How is the organisation sustaining their employees and is this aligned with the POV (Point of View)? This cannot be left to HR. It is every leader’s responsibility. Starting from within is about respecting employees and imparting information and trust on how best to serve and deliver mutually beneficial exchange between customers and your organisation consistently. On this note consistency trumps ‘surprise and delight’.
Over delivering and then being ‘off’ or investing so much that resources are stretched and margins cannot be maintained is simply poor business. Create the experience, ensure that it can be delivered and ensure that both your organisation and your customer generates value from the experience. Strong brands respect their employees, respect their organisation and respect their customers. If this is done well then value is generated and shareholders are rewarded.
4. Best product always
Deliver the best product or service you can afford not what you can ‘get away with’. Great brands deliver appropriately on the problem they set out to solve. Nothing more to say. Do not be cheap or try to cheat the customer. Employees know it and customers will too. Think generously within the limits of what you can afford and what suits the context of your proposition. If the financials don’t stack up go back to your strategy and business model.
5. ‘Strategy’ and ‘Execution’ is everything
Both are equally as important. Strategy and execution may not sound as exciting as agile, scrums, user stories and other hype being communicated across our social media feeds. However, they are still the core of what makes for a good brand. Strategy and execution is as important as problem identification.
Good strategy and execution has iteration at its core. It enables evolution and continual improvement to the experience, that in many instances is not obvious to a customer but appreciated. Additionally, and often forgotten, it is valuable to consider all human senses and construct an experience that carefully delivers your product in a relevant and memorable way.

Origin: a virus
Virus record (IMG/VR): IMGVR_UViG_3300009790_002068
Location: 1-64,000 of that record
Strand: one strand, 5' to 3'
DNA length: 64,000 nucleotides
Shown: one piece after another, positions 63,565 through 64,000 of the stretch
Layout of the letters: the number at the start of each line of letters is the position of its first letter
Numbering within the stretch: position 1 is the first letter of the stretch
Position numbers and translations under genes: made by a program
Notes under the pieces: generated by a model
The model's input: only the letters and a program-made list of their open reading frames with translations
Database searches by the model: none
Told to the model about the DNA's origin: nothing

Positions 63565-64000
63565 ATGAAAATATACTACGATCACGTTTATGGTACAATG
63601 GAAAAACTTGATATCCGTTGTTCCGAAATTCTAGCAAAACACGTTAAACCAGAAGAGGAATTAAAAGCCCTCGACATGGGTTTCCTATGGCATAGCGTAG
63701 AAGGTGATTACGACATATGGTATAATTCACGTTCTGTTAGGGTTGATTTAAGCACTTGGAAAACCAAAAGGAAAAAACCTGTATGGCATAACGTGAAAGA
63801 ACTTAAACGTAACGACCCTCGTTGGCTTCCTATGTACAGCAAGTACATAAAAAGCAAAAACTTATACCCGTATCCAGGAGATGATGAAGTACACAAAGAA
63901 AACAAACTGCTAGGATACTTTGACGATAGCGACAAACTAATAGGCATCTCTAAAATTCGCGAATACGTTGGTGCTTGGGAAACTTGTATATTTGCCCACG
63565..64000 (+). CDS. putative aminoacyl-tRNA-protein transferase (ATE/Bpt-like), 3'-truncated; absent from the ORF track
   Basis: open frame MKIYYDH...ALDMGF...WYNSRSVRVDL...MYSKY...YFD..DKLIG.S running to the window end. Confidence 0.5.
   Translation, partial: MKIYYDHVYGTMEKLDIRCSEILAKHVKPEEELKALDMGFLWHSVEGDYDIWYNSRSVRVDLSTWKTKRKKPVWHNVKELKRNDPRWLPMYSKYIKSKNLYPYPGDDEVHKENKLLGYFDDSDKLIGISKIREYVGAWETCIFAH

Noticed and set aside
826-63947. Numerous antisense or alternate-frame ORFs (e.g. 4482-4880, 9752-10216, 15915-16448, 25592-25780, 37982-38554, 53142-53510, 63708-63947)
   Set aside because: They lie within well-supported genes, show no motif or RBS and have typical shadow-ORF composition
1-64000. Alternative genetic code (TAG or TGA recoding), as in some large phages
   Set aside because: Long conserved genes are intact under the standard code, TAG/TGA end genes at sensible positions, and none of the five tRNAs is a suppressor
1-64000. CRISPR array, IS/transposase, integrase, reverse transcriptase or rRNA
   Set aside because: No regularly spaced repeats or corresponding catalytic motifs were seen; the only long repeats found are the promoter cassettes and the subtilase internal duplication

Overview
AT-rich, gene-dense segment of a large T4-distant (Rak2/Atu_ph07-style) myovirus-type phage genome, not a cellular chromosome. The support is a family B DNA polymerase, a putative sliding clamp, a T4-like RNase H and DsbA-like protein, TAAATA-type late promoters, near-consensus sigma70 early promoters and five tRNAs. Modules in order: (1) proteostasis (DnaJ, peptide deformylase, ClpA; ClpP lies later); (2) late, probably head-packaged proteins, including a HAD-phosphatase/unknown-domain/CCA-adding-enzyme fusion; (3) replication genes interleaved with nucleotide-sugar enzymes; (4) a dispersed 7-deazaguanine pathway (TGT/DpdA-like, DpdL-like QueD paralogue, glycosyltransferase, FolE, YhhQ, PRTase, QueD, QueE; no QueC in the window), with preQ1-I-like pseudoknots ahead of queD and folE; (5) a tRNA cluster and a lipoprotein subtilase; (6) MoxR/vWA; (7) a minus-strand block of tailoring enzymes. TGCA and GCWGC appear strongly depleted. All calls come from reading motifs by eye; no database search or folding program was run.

Memorable brands spend time and care on these details. They are not always noticeable but make the difference. And, these brands always remember their target customer. They know it is not about what they like, or their boss likes or any random customer that buys the product or service. Great brands only design and create for their target customer.
6. Being comfortable with ambiguity
Be okay with what you cannot necessarily be measured. Youngme Moon writes …
“If we only pay attention to things that we can measure, we will only pay attention to the things that are easily measurable. And in the process, we will miss a lot.”
Intelligent leaders have the confidence to look around the metrics to explore and look for the extremes or the odd.
This is where strong brands have courage, backbone and resilience. In a sea of metrics that businesses drown in it is so easy to miss the insights that generate the greatest value. Keeping metrics simple is key. The focus is not on the generic but on the interesting.
As organisations becomes entrenched in systems of measurement, it becomes difficult for them to innovate, or for experimentation to emerge. It also tends to lead to ‘best practice’ commentary or herd like behaviour which is death to differentiation. It is important to be very careful with what is being measured and consider how this makes people think as a group. It can be inherently damaging. Think Blockbuster to Netflix, Kodak to digital technology and the list goes on.
7. Look for meaningful difference
Think like David, not Goliath. Just as David approached Goliath in a nontraditional way, strong sustainable brands are always observing and reading ‘between the lines’ and not following the pack. Consider how Apple decided to sell their technology direct to their customers via their own retail network – unlike their competitor Samsung. Or, how Cirque du Soleil created a ‘circus’ that carries some resemblance to a circus but in fact is nothing of the sort. Choosing to play a different game is not easy and requires dedication, creative spirit and resilience to see it pay off.
It requires a different way of thinking, a suspension of judgement that enables rise to opportunity. These people – like the gentleman who spoke up at the conference I attended – are positive deviants. They are Davids not Goliaths. They work hard at never becoming Goliath and their brand, their employees and their customer all benefit.
If all the above sounds like the type of brand you would like to be part of, I pass on one of the many terrific pieces of knowledge I gained from my time at Stanford GSB and d.school.
Next time you are discussing ideas with your colleagues start with a simple rule …
‘No idea is to be judged.’
They can only be added to by the group by saying …
“Yes, and ……..”
To every idea.
Let this go on a while and see what ideas can be brought to the fore.
All the very best.
(Views expressed are my own personal opinions.)
Lisa brings with her a fresh perspective built on a stellar brand, innovation and marketing career. She has held global roles for luxury conglomerate LVMH in the wine business and Aesop in addition to key roles in creative agencies including Y&R, Wunderman and DDB.